Frequently Asked Questions

Where do you get your ideas from?
This is going to sound like a frustrating answer but inspiration can come from anywhere. I’m constantly amazed by what triggers my imagination. Sometimes it’s a dream. Sometimes a piece of music will lead to an idea, but it could be an overheard snippet of conversation, a movie or TV show, or newspaper or magazine article. Even other books.

My office shelves are stuffed with fat files of newspaper and magazine clippings, as well as scribbled bits of paper with things like ‘write a story about XYZ’ scribbled on them. I also keep notebooks everywhere. I have them in my handbag, beside my bed, in the lounge. I even keep one in my golf bag, just in case. Which is probably why I’m such a bad golfer. My mind has a habit of wandering…

If you visit the Extras page of my website, you’ll find a section called The Story Behind for each of my books where I talk about what inspired me to write that particular story.

What drew you to the romance genre?
The emotion of the stories. A well-written romance with characters you fall in love with can tear your insides out then make you sob with happiness at the end. No other genre seems to affect my emotions the same way. Occasionally a thriller or horror novel will scare the pants of me or make me feel terrible anxiety but it’s the pure head and heart rush of love that I enjoy most.

It’s a way of living all the highs, lows, joys and horrible angst that love can bring, secure in the knowledge that it’s all going to work out in the end. Because if romance promises one thing, it’s a happy ending.

Can you tell us about your publishing journey?
I’ve been writing since I was a teenager, mostly short stories and awful poetry in the early days. Then in my twenties I tried and tried to write full length novels but could never get past the 10,000 or so word mark. Plus I was working and studying and had yet to mine that gut-deep drive that you need to succeed in writing.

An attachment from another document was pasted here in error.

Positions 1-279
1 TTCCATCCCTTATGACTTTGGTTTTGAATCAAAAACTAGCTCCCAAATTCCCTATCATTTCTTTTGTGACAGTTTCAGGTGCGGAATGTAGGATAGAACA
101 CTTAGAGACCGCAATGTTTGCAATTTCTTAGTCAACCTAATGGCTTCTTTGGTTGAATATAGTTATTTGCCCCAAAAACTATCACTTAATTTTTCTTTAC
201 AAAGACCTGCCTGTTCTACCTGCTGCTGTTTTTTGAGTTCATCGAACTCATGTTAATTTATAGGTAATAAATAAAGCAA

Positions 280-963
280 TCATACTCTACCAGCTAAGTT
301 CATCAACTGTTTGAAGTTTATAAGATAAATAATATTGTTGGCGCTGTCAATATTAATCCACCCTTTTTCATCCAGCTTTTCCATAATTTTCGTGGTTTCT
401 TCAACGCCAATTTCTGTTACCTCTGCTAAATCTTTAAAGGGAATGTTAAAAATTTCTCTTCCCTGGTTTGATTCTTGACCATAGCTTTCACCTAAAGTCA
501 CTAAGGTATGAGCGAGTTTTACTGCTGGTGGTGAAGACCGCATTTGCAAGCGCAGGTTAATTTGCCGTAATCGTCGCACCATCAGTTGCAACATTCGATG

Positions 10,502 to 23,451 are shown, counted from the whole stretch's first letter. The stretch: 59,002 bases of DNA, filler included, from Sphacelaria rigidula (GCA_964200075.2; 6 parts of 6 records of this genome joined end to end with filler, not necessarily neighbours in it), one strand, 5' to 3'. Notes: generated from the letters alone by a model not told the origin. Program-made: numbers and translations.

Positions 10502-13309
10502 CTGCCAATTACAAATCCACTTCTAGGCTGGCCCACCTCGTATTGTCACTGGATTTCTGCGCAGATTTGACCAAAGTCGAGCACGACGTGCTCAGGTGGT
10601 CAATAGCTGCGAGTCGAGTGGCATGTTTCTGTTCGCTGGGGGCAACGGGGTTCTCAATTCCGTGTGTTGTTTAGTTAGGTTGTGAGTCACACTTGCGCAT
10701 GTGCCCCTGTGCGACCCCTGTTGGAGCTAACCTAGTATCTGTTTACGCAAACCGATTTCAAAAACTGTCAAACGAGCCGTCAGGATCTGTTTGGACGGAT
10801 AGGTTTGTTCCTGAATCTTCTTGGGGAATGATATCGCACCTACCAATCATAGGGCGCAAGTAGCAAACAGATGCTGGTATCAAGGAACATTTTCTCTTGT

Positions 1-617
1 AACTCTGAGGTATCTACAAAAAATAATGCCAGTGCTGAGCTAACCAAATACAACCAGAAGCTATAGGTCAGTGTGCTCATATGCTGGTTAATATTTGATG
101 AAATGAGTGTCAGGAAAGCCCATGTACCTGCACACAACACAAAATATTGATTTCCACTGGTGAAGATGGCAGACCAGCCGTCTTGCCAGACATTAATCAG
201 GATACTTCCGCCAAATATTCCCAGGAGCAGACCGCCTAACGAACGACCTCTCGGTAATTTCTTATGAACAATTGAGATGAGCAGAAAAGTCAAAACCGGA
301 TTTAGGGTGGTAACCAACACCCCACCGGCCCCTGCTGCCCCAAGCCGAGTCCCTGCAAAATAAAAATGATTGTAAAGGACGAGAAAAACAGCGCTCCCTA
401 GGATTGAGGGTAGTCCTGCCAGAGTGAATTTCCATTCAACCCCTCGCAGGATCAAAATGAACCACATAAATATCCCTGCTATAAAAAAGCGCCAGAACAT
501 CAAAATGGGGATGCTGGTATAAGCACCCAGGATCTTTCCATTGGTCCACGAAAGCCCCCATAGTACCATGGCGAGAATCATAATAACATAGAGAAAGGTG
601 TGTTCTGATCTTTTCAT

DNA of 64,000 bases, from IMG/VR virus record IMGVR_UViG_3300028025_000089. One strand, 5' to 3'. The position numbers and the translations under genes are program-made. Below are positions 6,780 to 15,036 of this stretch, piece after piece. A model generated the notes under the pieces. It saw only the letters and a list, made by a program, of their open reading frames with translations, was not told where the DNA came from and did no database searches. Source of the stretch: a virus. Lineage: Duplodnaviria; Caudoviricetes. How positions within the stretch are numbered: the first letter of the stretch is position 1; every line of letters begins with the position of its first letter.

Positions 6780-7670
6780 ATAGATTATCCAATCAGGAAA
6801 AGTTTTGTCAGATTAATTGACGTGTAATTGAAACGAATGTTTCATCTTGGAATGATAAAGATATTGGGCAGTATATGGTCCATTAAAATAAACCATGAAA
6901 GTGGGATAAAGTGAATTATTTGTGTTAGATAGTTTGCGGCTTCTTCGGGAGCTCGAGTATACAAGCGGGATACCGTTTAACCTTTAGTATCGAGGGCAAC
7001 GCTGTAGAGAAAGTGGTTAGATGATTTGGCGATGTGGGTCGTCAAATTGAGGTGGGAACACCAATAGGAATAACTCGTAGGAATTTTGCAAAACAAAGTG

When my partner was transferred overseas I finally had the opportunity to achieve the dream I’d let fester for too long. So toward the end of our final year in France I sat down and wrote a book. Not a very good book, but the satisfaction when I finally finished that first draft was amazing. No going back after that. I was hooked!

On return to Australia I kept writing, joined the Romance Writers of Australia, entered their contests, learned from the feedback, found wonderful critique partners, and developed from there, getting better with each manuscript.

In 2010 I pitched a manuscript to Penguin – the 5th or 6th full length novel I’d written, I can’t quite recall which, as I’d also turned my hand to novellas by then and the stories were piling up. It wasn’t what they were after, so I pitched another and they loved it. Promises came out in 2011, with another rural romance following so far each year.

Toward the end of 2013 I asked my agent to see if anyone was interested in The French Prize, a manuscript that had been languishing on my hard drive while I concentrated on my rural romances. The response was quite wonderful and a publication offer came soon after. Now I’m now also writing romantic adventures, a genre I find enormous fun.

What’s your advice for aspiring writers?
Write. The more you write the better you get. Like anything, good writing takes practice. Most of all, finish the book!

Learn your craft. Stephen King didn’t become a master storyteller the first time he picked up a pen. Read his On Writing and see how much he bled. Understand what drives stories, especially conflict. Become familiar with things like point of view, emotional triggers, good characterisation, voice. Buy books on writing and read them. Reacquaint yourself with grammar and punctuation.

Find writer friends, ones you can bitch and moan to and cheer successes with. Who will read your work with an honest eye but criticise with tact and praise with sincerity. Believe me, you need these people. They will keep you sane.

Join the Romance Writers of Australia. Wonderful organisation!

What’s the best thing about being a writer?
I work for myself. I also get to spent an awful lot of time daydreaming.

What’s the worst thing about being a writer?
Structural edits, aka revisions. Despite understanding how important they are, that they’re necessary to make the book the best it can be, I hate them. They hurt.